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The following code creates an object on the stack:

Object o;

When creating an object on the heap we can use:

Object* o;

o = new Object();

rather than:

Object* o = new Object();

When we split the heap object-creation over two lines and call the constructor on the second line (o = new object()), does this mean in the first line (Object* o) the pointer was created on the stack? So Object o puts the object on the stack, whereas Object* o puts the pointer to a future object on the stack?

My second question involves if the two lines of code were called outside of a class. I recently read (Global memory management in C in stack or heap?) that global variables are not contained on the stack/heap but actually another part of memory? If this is the case, would Object* o create a pointer which would sit in this other part of the memory and it points to the heap object?

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Those two will probably optimize to the same thing, I think. –  minitech Apr 14 '12 at 20:33
The pointer is always created on the stack. –  leftaroundabout Apr 14 '12 at 20:36
I would second @leftaroundabout, and go further: all variables declared in a block are created on the stack; the whole object for the first example, and the pointer to the object in the second. –  Phil H Apr 14 '12 at 20:50

5 Answers 5

up vote 30 down vote accepted

Actually, neither statement says anything about heap or stack:

Object o;

creates an object with automatic storage meaning that the storage location is determined by the context in which the object is declared: If the code is in a function, this happens to be the call stack. But the line could also be a class member or, as you’ve noted, outside of a function / class.

To illustrate why this is different:

struct Foo {
    Object o;

Foo* pf = new Foo();

Now the object pf->o is created on the heap, not on the stack, even though (or rather, because) it has automatic storage.


Object* p;

simply declares a pointer, nothing more. The pointer’s storage is indistinguishable from any other object’s: it has automatic storage. Furthermore, the initialising expression has no effect on the variable storage.

What the pointer points to is a completely different matter. It might be a heap-allocated object (using new for instance) or it might point to another automatically allocated object. Consider:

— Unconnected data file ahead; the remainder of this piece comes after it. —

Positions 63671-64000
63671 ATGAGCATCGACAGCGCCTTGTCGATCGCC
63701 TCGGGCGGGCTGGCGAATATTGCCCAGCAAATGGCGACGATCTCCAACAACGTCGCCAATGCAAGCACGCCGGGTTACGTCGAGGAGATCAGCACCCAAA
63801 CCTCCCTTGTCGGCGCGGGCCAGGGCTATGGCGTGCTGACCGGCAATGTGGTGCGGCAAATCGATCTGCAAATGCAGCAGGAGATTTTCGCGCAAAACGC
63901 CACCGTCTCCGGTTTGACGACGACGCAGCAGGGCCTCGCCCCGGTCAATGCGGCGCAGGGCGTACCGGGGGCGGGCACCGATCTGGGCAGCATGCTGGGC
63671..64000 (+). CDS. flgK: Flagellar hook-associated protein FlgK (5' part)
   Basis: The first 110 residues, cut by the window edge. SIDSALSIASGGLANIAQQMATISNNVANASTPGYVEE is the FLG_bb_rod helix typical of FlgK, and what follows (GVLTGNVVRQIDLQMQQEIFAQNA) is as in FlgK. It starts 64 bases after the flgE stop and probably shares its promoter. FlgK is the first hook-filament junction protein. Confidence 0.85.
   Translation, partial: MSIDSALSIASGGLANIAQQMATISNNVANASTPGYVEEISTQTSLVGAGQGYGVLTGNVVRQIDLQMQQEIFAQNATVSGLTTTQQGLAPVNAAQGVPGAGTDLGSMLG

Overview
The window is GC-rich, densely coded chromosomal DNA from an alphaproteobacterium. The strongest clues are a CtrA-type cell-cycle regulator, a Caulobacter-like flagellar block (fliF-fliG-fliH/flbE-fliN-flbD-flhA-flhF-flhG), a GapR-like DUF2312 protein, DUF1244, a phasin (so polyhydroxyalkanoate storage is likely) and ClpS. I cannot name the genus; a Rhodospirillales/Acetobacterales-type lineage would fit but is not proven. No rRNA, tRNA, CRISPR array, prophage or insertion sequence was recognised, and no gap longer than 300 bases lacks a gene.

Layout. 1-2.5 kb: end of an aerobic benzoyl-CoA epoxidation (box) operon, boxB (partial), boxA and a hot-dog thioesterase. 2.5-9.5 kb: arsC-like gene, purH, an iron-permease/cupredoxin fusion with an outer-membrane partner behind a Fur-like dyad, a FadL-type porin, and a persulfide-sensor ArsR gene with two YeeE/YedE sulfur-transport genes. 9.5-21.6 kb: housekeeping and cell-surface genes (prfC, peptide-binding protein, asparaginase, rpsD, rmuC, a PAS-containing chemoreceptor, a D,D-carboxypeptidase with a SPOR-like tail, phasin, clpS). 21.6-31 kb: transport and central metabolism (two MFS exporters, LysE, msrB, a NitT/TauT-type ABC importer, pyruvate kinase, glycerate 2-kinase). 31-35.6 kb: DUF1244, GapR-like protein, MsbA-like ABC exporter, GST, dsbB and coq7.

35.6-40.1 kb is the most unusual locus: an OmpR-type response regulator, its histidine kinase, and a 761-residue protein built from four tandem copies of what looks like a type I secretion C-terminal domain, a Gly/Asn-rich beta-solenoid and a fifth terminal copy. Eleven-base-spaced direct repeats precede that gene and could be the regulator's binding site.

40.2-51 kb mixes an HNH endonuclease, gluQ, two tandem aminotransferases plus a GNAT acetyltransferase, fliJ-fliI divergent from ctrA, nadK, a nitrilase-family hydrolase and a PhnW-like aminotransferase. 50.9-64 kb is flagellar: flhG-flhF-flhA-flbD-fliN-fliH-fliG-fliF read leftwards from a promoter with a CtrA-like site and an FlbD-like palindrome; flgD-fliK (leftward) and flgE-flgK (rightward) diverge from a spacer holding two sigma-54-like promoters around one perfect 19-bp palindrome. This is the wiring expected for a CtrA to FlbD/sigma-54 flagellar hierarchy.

Object o;
Object* p = &o;
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Could you please explain what you mean by "automatic storage"? Also, what would be the difference between Foo pf = new Foo(); and Foo* pf = new Foo(); ? –  user997112 Apr 14 '12 at 20:53
what would be the difference between Foo pf = new Foo(); and Foo* pf = new Foo(); -- The second would compile, while the firs one wouldn't? –  dasblinkenlight Apr 14 '12 at 20:58
Because we can only use pointers with regards to heap allocation? –  user997112 Apr 14 '12 at 21:04
@user997112 See update. –  Konrad Rudolph Apr 14 '12 at 21:11
@dasblinkenlight: I guess that was just a typo. The first one would give a compiler error unless there is a user-defined conversion from Foo* to Foo. –  Philipp Apr 14 '12 at 22:40

The two forms are the same with one exception: temporarily, the new (Object *) has an undefined value when the creation and assignment are separate. The compiler may combine them back together, since the undefined pointer is not particularly useful. This does not relate to global variables (unless the declaration is global, in which case it's still true for both forms).

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In both your examples, local variables of Object* type are allocated on the stack. The compiler is free to produce the same code from both snippets if there is no way for your program to detect a difference.

The memory area for global variables is the same as the memory area for static variables - it's neither on the stack nor on the heap. You can place variables in that area by declaring them static inside the function. The consequence of doing so is that the instance becomes shared among concurrent invocations of your function, so you need to carefully consider synchronization when you use statics.

Here is a link to a discussion of the memory layout of a running C program.

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Object* o;
o = new Object();

`` B)

Object* o = new Object();

I think A and B has no difference. In both the cases o is a pointer to class Object. statement new Object() creates an object of class Object from heap memory. Assignment statement assigns the address of allocated memory to pointer o.

One thing I would like to mention that size of allocated memory from heap is always the sizeof(Object) not sizeof(Object) + sizeof(void *).

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C++ offers three different ways to create objects:

  1. Stack-based such as temporary objects
  2. Heap-based by using new
  3. Static memory allocation such as global variables and namespace-scope objects

Consider your case,

Object* o;
o = new Object();


Object* o = new Object();

Both forms are the same. This means that a pointer variable o is created on the stack (assume your variables does not belong to the 3 category above) and it points to a memory in the heap, which contains the object.

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